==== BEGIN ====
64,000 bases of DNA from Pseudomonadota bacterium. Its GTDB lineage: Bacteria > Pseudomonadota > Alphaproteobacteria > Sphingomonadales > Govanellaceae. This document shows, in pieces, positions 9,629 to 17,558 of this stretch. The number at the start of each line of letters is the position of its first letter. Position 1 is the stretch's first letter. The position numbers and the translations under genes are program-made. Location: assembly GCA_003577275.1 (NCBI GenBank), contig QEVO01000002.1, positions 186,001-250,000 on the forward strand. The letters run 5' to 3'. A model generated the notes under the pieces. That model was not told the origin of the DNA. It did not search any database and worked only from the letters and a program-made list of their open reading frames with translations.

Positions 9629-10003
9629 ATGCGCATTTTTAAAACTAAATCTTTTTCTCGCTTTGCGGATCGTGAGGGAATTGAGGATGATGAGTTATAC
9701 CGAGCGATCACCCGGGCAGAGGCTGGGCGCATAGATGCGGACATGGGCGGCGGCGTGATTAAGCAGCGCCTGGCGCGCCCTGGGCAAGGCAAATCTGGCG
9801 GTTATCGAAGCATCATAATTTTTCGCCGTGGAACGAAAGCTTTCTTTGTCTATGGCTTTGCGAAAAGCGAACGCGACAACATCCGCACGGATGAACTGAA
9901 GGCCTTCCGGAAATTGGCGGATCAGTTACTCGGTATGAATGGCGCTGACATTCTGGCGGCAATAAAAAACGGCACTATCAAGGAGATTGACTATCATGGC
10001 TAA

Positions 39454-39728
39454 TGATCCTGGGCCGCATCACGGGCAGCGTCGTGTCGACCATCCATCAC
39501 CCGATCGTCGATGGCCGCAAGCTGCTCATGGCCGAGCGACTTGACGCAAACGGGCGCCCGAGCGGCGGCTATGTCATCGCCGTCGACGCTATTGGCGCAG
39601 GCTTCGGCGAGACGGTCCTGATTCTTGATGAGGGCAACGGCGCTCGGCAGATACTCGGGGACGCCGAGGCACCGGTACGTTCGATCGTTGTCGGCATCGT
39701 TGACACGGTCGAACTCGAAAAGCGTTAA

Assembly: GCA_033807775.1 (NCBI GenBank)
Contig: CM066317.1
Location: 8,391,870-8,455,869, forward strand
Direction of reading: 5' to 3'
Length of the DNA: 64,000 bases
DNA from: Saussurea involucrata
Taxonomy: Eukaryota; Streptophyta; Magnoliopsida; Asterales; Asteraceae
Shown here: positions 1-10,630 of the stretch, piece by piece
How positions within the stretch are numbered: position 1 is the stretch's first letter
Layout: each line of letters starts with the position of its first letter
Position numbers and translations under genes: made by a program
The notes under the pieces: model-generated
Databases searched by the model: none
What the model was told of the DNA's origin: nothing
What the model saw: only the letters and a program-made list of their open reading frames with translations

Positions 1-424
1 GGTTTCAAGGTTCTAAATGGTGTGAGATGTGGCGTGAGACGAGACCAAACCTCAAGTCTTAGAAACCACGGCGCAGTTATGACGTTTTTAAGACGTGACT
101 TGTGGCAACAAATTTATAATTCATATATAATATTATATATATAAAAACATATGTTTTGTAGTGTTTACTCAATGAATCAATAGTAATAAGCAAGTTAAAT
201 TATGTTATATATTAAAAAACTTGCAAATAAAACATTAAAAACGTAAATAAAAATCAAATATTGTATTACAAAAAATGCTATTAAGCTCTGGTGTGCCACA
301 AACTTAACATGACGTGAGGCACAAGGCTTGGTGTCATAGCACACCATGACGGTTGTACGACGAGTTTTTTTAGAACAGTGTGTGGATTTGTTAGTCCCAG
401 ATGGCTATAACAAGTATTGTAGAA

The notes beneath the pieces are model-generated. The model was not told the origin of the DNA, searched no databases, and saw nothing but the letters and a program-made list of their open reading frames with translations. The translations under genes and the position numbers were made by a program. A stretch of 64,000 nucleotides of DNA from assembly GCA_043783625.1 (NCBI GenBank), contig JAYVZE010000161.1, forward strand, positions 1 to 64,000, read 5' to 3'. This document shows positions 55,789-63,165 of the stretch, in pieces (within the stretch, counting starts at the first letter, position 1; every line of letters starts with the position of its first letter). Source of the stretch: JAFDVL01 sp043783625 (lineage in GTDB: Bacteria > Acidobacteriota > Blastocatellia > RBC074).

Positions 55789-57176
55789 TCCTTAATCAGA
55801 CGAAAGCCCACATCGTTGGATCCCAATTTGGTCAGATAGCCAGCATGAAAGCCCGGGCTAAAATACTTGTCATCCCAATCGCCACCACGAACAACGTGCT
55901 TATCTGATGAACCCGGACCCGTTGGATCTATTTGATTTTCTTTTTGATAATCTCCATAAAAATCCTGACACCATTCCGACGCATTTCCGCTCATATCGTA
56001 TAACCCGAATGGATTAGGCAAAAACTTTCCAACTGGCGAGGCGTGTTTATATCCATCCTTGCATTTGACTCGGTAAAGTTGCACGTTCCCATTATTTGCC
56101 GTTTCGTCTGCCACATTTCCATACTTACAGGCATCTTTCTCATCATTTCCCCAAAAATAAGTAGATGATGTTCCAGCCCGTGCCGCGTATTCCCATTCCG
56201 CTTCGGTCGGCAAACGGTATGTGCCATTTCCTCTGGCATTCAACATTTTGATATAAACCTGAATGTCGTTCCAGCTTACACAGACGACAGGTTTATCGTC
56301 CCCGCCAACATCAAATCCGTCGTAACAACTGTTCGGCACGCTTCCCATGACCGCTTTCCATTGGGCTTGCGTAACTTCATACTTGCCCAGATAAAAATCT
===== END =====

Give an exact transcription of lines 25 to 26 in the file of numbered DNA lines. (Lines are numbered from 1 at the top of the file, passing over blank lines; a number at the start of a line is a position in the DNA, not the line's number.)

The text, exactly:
Databases searched by the model: none
What the model was told of the DNA's origin: nothing